-These are a symptom of a cause. A *good* cause, let's not forget. More and more people, primarily youth, are becoming interested in Wicca and the rest of paganism. In doing so, they are making the world as we know a safer, more accepting place for all pagans. The mainstream isn't the worst thing that could happen to us, especially when looked at alongside ostracism, rejection, hatred, threats, and disrespect. True, this would be a bit of a problem if all pagan youth were interested in was self-serving spellcraft, but I have to reiterate that we aren't, at least not according to my observations.
One of the many things I do which some would frown upon is teach a class on Wicca at a local communitiy education centre. I am always afraid of being called on this by someone who is a third-degree-belted Alexandrian, for instance, but I persist in doing so to offer people in general, and young people in particular a chance to learn about modern Witchcraft in a safe, all-questions-permitted setting. I have co-taught this class about Wicca for three terms now, and have yet to be faced with someone interested particularly in making spells, or developing supernatural powers. I have met young people who are interested in the Wheel of the Year; the relationship between the God and Goddess; linking their spirituality to saving the Earth; making contacts withing the community; and so on. While magical "correspondences" and spellcraft usually come up, in this student-directed class, they have yet to be a focus of the teaching. (Which, all things considered, is fortunate, because I'd hate to have to give a flat-out "no" to my students.) From anecdotes I have been told by others, and by my own experiences, the majority of people looking for stop-gap magickal solutions are not people who would call themselves pagan at all. I spent a lot of high school explaining to self-proclaimed "atheists" that I would not, could not, shoud not "do a spell" for them to win the affections of their crush, etc. Not once has someone approached me, a completely "out" Witch, with the statement "I'm Pagan, and I really want this boy/girl to like me. Will you teach me a spell to do?"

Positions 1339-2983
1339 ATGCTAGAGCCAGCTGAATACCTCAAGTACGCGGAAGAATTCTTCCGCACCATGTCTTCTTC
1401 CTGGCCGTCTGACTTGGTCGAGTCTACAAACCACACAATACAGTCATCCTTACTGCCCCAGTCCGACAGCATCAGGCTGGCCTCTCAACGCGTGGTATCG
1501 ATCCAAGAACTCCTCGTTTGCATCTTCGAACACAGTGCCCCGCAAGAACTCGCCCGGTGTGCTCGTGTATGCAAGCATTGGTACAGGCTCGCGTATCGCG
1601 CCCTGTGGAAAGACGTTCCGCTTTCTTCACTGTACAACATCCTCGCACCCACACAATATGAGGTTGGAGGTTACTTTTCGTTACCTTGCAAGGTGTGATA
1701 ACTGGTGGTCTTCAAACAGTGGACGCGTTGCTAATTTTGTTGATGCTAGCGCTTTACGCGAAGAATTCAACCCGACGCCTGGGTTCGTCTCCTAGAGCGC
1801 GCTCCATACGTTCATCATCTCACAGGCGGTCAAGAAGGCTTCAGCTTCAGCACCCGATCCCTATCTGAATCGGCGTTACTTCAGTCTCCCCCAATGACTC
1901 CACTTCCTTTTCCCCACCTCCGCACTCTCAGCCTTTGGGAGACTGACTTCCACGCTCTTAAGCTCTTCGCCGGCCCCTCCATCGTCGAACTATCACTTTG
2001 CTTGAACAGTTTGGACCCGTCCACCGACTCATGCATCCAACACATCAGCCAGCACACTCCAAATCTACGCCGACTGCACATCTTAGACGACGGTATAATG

I have the wonderful, rare experience of being pagan youth and working with pagan youth. Those who become attracted to the glamour seem to mostly become attracted to the faith. Either this, or they discard of any witchy pretensions quickly, and return to their secular existence.
There is no reason to fear us. That is, unless one fears being brought more and more into this world, and building a bigger and bigger bridge between pagan sub-culture and the rest of society. I realise that this *is* scary, to some people, but it is my belief that maintaining an aura of remote secrecy--and encouraging young people to do so--is not conducive to breaking down barriers created by ignorance.
Young people, in this new millenium, are reshaping paganism, just as it was reshaped in the 1980s, and the 1950s, and countless times before the past century. I am convinced that this will be a positive shift, characterized by imagination, creativity, openess, and an ever-increasing willingness to learn the Old Ways and reconcile them with the New.